Automobiles are a form of road vehicle that use an engine or motor to move but need no horses or other animals to do so. They are usually sized to accommodate one or more people and are capable of traveling over long distances with ease.

Today, millions of automobiles are in operation worldwide, covering over three trillion miles (five trillion kilometers) each year. Their power, speed, flexibility, and versatility have restructured societies around the world. In the United States alone, more than 23 million passenger cars are in operation. Most have an engine that burns a liquid fuel to produce mechanical energy for driving and to provide heat for the interior. This energy comes from the burning of gasoline, but also diesel, propane gas, liquefied petroleum gas, or even solar cells. The automobile’s internal combustion system is surrounded by systems to cool and lubricate its various parts, to control the engine speed, and to deliver electrical energy for lighting and accessories.

The most important component of the modern automobile is its engine, which converts fuel into mechanical energy that drives the car’s wheels. This power is transmitted to the wheels through a transmission, which has multiple gears. Each gear provides a different ratio of crankshaft rotation to wheel-turning torque. Smaller automobiles typically have four-cylinder engines, while larger vehicles require the power of six or eight cylinders.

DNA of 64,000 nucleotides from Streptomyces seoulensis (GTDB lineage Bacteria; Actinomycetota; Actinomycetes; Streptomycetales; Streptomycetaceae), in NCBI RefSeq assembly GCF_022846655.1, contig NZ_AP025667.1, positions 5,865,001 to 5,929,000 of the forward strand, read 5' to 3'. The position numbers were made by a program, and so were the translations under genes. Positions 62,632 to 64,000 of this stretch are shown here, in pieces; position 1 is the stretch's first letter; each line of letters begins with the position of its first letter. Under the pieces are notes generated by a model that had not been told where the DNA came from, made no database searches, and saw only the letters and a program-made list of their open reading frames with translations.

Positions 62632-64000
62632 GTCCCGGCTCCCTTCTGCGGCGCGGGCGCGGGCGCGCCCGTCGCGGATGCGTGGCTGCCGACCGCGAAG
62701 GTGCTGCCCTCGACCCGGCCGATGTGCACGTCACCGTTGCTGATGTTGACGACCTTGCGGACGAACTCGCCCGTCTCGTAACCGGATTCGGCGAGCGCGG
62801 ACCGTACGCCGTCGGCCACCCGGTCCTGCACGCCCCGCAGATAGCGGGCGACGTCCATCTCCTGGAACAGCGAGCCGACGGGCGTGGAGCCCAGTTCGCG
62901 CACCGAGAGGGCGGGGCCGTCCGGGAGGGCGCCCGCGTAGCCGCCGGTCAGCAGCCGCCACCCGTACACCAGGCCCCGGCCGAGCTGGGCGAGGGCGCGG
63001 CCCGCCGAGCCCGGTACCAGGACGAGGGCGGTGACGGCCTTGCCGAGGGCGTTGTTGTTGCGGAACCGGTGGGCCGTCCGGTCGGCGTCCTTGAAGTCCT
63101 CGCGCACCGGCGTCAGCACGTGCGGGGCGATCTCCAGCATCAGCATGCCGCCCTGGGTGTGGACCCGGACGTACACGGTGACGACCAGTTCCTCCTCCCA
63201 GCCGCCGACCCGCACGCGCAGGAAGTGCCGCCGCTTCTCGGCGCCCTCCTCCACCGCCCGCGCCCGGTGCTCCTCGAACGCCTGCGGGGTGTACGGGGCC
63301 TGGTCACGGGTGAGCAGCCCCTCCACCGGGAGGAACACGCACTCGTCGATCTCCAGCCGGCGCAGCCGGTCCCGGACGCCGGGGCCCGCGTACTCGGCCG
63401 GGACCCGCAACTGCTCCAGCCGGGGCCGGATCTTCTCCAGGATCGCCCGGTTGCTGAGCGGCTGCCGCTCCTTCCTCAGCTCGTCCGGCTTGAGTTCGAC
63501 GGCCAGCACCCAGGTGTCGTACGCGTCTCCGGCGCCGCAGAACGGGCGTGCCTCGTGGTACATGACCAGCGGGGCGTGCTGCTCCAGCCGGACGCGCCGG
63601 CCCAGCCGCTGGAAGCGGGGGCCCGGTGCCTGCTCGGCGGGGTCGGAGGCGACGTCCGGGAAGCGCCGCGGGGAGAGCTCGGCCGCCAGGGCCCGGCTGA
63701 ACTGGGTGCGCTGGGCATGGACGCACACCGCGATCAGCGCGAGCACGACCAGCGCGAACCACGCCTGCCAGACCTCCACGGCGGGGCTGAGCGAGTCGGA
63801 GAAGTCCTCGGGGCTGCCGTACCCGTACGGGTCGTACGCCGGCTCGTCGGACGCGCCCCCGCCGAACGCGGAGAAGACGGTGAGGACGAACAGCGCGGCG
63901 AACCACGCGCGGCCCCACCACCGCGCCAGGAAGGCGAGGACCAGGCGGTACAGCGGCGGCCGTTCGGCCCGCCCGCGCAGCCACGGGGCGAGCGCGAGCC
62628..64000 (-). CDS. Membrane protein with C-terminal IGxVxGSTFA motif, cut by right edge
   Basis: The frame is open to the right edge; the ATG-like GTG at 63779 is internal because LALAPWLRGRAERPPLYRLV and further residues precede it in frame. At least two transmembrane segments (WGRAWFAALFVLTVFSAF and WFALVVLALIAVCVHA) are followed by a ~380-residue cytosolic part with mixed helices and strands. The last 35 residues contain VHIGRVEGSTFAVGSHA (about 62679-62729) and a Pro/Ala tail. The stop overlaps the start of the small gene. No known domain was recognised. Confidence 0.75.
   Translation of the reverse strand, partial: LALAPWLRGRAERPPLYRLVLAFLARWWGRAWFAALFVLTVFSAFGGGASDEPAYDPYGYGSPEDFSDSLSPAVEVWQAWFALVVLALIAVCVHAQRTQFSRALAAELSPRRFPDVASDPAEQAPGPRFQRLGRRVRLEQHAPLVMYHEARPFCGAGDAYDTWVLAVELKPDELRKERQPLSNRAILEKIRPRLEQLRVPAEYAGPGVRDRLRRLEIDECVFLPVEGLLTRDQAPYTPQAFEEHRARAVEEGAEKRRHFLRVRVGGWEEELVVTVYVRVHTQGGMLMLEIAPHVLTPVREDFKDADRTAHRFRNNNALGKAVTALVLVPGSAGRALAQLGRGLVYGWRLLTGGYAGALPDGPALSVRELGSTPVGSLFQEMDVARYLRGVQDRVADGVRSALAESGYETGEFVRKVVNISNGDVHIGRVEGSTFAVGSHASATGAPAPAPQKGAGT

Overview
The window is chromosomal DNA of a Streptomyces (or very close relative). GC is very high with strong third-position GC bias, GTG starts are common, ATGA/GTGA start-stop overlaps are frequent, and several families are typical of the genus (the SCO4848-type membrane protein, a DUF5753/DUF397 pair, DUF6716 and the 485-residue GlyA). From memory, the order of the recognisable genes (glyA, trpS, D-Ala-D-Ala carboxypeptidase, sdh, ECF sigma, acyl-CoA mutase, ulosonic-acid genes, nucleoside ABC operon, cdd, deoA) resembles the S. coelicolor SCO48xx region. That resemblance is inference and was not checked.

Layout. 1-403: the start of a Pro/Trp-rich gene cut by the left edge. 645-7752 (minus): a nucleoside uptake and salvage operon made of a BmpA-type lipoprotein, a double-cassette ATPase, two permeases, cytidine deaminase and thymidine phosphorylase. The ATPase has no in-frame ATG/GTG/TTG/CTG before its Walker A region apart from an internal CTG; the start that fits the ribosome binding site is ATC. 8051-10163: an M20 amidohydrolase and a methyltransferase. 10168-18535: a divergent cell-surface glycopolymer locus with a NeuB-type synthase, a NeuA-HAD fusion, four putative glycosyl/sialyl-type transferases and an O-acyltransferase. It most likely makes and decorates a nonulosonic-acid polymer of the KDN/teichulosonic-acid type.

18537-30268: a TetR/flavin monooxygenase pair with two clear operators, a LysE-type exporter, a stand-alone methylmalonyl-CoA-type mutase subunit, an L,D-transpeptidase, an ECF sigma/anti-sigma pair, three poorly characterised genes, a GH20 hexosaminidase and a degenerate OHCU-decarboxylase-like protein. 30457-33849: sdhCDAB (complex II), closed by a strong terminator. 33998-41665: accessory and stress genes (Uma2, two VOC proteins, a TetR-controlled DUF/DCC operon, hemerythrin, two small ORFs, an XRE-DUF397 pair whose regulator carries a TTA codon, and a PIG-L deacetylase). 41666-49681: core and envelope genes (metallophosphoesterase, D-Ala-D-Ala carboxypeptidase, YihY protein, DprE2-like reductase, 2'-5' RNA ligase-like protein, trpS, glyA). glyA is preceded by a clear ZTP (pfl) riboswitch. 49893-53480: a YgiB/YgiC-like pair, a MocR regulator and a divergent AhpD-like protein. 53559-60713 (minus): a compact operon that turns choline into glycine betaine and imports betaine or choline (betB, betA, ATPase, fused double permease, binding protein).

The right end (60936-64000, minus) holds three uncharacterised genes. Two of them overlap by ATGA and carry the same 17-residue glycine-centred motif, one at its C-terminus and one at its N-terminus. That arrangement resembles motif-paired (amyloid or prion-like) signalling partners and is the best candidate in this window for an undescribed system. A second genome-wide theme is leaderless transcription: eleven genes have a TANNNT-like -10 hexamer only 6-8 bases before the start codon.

Most automobiles burn a liquid fuel, such as gasoline, to make their internal combustion engines run. The energy produced by the engine is then used to propel the vehicle through its gears and tires on the road. This process is known as engine combustion, and it produces carbon monoxide, which is a toxic gas. Automobiles have air pollution control systems to reduce the amount of carbon monoxide emitted by their engines.

Cars have revolutionized many aspects of daily life, from city planning and the design of roads to police, fire, ambulance, and utility services. In the United States, Henry Ford’s mass production techniques helped to make automobiles affordable for middle-class families.

For the first time, entire families could take regular vacations and rediscover pristine landscapes. Single people found new freedoms, as well. Women, for example, were able to drive themselves to rallies and speak out for their rights. Nell Richardson and Alice Burke, two of the first women to campaign for the vote, drove across the country in 1916, decorating their automobile with “votes for women” banners. The automobile has become an integral part of American culture, and life seems almost inconceivable without it. The average family now owns more than one car. It is the most common form of transportation in the world. Hundreds of thousands of different cars are made each year, and each one has a variety of systems to support and protect its passengers. These systems include the engine, fuel system, transmission, chassis, suspension, braking system, wheels and tires, and body. These systems are interconnected and designed to support each other.